_______________________________________________________________________________
STAYING BEARISH

‘I doubt that we’re halfway through. We certainly haven’t hit the bottom as far as I’m concerned.’ – MR ROGERS, who expects more write-downs from European and US banks

Source : Straits Times – 9 May 2008

Banks aren’t out of the woods yet

Filed under: General,USA — Propertymarketupdates @ 3:53 am

DOGGED by a multitude of problems stemming from the sub-prime mortgage crisis in the US, banks here are not having it easy. Nor will it become easier as the year progresses. Last year saw them dogged by writedowns on their holdings in collateralised debt obligations (CDOs). Yes, they suffered from provisions made on their CDO holdings; but no, the crisis did not bring them to the point of near-collapse, as it did some of their European and US counterparts.

Investors focused on how much writedowns the local banks had, largely ignoring the other positive parts of the bank’s earnings such as their tremendous loans growth and strong fee income. The CDO issue has largely been laid to rest, but banks aren’t out of the woods yet. They still have to contend with the fallout from the sub-prime turmoil in the financial markets in terms of widening credit spreads, high inflation, slower growth and compression of their interest margins.

A proxy for the local economy, banks have been pummelled on several fronts – by the volatility in global financial markets and a softening property market. Collectively, their Q1 earnings dipped from a year ago as all three banks suffered marked-to-market losses on their investment portfolio. And even though net interest income – or profits from loans – are still holding up, the banks have warned that the over 20 per cent growth in loans seen in the preceding quarters will not continue.

Loans growth will be moderated in the coming year, and OCBC Bank CEO David Conner even noted that industry loans growth is likely to come in at the ‘low double-digit range’.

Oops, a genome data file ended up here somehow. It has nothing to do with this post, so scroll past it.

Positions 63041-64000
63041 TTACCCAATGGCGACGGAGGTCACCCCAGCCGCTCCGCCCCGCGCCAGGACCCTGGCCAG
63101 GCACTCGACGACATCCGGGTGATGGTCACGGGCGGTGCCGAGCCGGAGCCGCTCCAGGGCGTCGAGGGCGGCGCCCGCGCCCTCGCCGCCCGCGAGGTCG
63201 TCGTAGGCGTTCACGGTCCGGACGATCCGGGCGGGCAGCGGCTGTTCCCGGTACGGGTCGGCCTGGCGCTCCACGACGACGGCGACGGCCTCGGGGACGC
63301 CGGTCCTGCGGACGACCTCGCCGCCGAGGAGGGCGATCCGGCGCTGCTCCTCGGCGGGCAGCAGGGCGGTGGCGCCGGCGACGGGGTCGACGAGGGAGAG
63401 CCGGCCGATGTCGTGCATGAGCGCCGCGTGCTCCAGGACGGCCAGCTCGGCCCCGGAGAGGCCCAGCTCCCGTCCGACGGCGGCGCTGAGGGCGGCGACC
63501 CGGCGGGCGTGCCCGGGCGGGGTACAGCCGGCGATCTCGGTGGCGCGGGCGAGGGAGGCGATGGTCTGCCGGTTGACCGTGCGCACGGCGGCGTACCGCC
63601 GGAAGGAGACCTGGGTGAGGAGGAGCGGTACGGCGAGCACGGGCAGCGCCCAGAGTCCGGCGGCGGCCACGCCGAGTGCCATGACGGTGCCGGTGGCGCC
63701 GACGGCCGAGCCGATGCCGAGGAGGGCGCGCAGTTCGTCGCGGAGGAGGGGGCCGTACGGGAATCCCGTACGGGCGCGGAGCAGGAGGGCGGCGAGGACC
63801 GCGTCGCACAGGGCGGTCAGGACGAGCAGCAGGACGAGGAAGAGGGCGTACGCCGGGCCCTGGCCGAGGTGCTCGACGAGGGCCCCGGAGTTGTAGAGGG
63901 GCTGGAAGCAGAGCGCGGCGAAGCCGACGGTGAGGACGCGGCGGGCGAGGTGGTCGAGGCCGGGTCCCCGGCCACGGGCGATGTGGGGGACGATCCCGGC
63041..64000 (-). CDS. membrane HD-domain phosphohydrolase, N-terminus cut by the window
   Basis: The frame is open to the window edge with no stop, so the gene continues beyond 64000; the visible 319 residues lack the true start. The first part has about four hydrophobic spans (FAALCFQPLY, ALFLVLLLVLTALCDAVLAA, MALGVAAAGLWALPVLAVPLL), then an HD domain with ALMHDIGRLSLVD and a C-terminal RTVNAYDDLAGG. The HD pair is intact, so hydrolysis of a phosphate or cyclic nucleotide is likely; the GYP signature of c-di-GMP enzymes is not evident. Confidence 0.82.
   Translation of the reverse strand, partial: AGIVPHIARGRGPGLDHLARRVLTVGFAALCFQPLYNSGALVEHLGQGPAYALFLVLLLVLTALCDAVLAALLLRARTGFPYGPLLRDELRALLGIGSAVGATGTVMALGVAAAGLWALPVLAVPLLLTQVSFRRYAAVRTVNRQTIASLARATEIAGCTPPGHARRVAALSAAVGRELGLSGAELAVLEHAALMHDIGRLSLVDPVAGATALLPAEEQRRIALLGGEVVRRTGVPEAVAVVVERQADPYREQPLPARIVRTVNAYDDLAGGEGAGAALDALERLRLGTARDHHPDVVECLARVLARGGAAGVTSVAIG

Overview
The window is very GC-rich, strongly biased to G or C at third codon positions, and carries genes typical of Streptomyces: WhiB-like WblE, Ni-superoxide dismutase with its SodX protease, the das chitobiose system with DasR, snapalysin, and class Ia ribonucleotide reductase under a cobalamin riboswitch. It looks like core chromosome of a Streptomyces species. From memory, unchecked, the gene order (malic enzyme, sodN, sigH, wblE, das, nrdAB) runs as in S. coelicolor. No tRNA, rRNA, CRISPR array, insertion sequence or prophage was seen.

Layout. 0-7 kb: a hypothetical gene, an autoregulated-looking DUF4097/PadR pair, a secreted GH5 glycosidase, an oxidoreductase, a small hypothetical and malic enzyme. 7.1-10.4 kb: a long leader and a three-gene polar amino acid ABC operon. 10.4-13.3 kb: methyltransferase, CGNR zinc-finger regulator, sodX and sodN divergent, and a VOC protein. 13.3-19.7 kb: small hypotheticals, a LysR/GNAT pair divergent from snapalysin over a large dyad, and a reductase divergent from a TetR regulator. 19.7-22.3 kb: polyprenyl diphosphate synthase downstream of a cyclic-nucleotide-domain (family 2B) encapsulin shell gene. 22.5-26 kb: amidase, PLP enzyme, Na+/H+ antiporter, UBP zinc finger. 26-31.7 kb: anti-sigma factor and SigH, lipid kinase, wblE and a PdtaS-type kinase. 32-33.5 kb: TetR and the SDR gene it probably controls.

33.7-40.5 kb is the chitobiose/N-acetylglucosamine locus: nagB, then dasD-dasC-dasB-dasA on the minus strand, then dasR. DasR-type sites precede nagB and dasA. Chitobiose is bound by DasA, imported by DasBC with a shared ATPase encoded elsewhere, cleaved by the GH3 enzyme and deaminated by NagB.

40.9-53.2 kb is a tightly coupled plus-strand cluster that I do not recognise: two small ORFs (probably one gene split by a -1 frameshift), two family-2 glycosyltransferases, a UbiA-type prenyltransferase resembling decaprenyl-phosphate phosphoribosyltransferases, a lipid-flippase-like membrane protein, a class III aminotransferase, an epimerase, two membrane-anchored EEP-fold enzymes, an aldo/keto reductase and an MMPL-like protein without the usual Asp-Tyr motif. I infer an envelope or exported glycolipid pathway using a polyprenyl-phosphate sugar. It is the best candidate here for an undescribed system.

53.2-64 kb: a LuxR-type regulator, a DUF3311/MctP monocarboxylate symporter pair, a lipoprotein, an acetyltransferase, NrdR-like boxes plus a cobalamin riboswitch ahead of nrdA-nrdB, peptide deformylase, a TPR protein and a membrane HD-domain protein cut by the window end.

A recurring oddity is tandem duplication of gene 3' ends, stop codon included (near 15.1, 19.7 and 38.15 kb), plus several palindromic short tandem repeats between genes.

So are banking stocks worth a buy now? With no clear profit drivers and a US recession looming in the background (and what shocks that may produce for the domestic economy), the market generally has a ‘hold’ call on the banks.

Operationally, a mixed set of results makes it difficult to pin down bright spots in revenue. On the one hand, a surprising jump in interest margins means banks are earning more on their loans. That, however, will be mitigated by the lower trading and investment income, as well as lower wealth management sales, as customers shy away from buying investment products.

Net interest income will be adversely affected amid continued swings in the markets. Analysts have also pointed to higher impairment charges on loans – a function of swelling loan books and economic activity – in the coming quarters, which will take a toll on the banks’ bottom lines. Add to that mix burgeoning expenses from rising inflation, ballooning staff costs and rentals for their premises, and you have a recipe for little profit growth.

Judging from how revenue is coming under pressure, grand plans for regional expansion through mergers and acquisitions might have to take a back seat, as the local banks deal with problems on the home turf first. With Singapore accounting for the lion’s share of the banks’ profits, fixing domestic leaks would take priority over overseas pursuits.

The banking heads, though honest about the challenges ahead, are quick to point out that opportunities still abound in Singapore and the Asian region. They point to the upcoming integrated resorts, the Formula One race in September, and the still red-hot economies of China and India. But with banks so inextricably linked to the fortunes of the economy,  which is heavily affected by what happens in the US, it is fair to expect fewer reasons for cheer when the next earnings season rolls around.

Source : Business Times – 9 May 2008

Soros says impact of crisis on US economy just starting

Filed under: General,USA — Propertymarketupdates @ 3:52 am

Billionaire investor George Soros believes that the ‘acute phase’ of the financial crisis is ‘largely behind us’, even as the US economy is only now starting to feel the effect.

The damage done to the global financial system ‘has to affect, in my opinion, the real economy’, Mr Soros, 77, said in a question-and- answer session in Washington on Wednesday. ‘The effect of that is only beginning to be felt. There is a certain time lag.’ Just as housing prices ‘overshot on the upside’, they will overshoot on the way down, Mr Soros said.

The US is in the ‘very beginning of an uptrend’ in foreclosures, he said at an event hosted by the Council on Foreign Relations. With home prices declining, ‘to expect that by the end of the year you will have passed through that’ is unrealistic, he said.